Chemnitz takes up the second point and issue with the teaching of the sacramentarians, (code for those who teach contrary to the simple words of institution.) the problem is the sacramentarians teach that the true mediator between man and God is the divinity of Christ, not his human nature. In fact in dealing with the Lord’s Supper we are told that it is the deity of Christ that serves as the medium(the means by which) we are joined to the flesh of Christ. Lutherans teach the exact opposite. Why? Because : “there is one God, and there is one mediator between God and men, the MAN Christ Jesus.” (1 Tim. 2:5 (ESV) There is a reason God became man in Jesus Christ. In order to mediate for us he had to become one of us. In order to represent us, he had to be one of us. In order to die in our place he had to become one of us. So it is not the deity that connects us to the humanity. But it is his humanity (and all that entails, including his flesh and blood which are essential to humanness) that serves as the connection, the bridge, the medium between us and the deity. As Chemnitz puts it: “He assumed our nature in order that through that which is related to us and consubstantial with us the Deity might deal with us.”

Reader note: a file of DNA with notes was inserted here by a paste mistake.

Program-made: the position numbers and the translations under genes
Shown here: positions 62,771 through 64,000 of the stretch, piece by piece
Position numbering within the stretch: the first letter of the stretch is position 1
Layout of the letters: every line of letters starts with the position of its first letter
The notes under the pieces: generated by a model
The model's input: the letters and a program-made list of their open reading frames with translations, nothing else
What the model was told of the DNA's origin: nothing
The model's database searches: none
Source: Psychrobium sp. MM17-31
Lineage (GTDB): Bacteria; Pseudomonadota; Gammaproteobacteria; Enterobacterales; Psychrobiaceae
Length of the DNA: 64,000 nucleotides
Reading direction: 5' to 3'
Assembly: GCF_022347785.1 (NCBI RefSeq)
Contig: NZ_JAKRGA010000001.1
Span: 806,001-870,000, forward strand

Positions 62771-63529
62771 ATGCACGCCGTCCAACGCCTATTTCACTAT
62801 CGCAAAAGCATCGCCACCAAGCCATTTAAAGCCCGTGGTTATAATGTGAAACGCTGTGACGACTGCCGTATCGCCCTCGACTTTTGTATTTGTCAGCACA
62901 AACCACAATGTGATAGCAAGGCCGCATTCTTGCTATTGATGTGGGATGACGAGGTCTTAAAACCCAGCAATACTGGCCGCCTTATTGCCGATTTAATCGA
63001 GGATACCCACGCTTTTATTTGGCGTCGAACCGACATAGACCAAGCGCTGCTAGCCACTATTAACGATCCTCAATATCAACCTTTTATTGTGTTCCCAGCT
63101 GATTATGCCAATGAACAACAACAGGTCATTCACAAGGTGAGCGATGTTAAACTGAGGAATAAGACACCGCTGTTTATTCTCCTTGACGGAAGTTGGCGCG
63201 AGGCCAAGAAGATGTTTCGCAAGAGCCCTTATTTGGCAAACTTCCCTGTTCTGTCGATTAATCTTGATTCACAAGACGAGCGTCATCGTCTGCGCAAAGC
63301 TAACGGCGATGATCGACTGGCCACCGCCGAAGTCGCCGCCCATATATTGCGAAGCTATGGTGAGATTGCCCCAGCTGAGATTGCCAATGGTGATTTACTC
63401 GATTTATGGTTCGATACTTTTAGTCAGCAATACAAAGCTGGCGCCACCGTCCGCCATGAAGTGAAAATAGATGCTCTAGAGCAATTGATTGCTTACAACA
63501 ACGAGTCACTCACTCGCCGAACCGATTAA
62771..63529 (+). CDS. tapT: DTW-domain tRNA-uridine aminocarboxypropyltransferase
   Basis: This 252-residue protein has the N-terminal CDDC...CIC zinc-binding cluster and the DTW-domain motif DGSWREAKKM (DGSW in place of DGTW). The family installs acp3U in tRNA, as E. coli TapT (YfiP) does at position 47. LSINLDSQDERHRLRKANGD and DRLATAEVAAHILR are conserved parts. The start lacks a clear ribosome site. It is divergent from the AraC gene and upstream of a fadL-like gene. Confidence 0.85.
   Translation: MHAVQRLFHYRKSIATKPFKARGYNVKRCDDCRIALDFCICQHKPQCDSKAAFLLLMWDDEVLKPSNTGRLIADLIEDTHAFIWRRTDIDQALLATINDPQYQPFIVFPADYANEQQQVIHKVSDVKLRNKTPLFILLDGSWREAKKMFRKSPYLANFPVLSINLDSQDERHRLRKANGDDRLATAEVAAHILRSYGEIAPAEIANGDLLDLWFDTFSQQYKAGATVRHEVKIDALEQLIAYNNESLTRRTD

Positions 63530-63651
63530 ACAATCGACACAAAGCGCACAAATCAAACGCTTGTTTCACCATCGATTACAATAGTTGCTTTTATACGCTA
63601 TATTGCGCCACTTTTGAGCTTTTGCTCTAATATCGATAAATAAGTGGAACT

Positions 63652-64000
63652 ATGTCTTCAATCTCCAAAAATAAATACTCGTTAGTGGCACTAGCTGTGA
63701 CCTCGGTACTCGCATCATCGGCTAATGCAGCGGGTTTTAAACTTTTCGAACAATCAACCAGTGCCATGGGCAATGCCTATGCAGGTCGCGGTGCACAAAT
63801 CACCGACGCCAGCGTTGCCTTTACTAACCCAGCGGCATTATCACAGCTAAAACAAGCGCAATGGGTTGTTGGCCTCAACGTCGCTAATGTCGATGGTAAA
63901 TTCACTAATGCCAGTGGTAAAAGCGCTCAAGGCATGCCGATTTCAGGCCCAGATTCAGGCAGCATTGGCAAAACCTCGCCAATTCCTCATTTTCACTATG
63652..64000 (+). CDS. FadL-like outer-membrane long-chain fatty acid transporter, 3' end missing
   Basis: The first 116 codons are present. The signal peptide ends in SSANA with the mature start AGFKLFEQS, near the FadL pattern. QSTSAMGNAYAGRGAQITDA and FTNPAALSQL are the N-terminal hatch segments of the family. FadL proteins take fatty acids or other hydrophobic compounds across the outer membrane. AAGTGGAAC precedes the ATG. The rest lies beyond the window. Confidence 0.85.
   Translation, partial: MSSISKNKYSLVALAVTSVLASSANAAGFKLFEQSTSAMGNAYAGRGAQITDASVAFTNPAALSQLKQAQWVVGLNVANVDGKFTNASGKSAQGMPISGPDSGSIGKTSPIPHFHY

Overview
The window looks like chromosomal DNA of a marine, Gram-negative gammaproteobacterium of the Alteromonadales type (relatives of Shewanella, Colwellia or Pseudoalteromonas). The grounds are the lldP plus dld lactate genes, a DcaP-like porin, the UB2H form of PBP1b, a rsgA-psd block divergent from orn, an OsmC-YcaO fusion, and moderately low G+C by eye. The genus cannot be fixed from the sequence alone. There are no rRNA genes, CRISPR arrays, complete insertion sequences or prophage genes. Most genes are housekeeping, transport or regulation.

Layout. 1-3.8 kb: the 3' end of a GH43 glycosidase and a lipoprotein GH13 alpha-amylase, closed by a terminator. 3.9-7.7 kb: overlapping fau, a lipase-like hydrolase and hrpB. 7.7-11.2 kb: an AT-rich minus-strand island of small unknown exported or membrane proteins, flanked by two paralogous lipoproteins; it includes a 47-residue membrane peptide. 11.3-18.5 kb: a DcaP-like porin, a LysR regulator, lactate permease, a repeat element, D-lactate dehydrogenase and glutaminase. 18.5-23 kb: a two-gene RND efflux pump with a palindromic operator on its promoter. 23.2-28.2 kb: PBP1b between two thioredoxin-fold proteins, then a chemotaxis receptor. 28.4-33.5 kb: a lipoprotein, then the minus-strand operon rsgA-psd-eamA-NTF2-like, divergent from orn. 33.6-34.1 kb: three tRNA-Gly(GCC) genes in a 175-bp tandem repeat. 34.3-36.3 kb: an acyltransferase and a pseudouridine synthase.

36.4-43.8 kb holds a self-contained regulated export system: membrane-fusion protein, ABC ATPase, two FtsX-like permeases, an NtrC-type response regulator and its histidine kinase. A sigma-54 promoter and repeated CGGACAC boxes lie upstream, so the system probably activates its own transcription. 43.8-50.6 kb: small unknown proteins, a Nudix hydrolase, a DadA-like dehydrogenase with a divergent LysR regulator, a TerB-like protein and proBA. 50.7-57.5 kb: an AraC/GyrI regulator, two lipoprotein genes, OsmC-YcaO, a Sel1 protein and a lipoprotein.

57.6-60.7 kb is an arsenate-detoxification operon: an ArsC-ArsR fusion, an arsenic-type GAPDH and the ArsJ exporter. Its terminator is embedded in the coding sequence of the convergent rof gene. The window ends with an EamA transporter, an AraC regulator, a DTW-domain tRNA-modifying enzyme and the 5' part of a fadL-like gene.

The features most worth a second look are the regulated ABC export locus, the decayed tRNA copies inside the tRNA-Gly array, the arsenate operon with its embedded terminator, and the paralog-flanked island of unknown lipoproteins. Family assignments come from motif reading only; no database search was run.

Again we see that this is not any ordinary theological argument over who can parse a text better. It isn’t just a splitting of hairs. At the heart of this argument is the gospel itself. The arguments raised against the belief in the simple and natural meaning of the words of institution, that in the Lord’s Supper we eat the body and drink the blood of Christ, are attacks on the Gospel. These arguments either question the humanity of Christ, or the deity of Christ. We need Christ to be both God and Man, fully God and fully man, 100% both. If he isn’t 100% both then we do not have a prayer. If Christ can’t make his body and blood be present where he says it is present, then he isn’t God. All things are possible for God. But it is the humanity of Christ, that mediates for us. Therefore it is his humanity that he gives us with his flesh and his blood.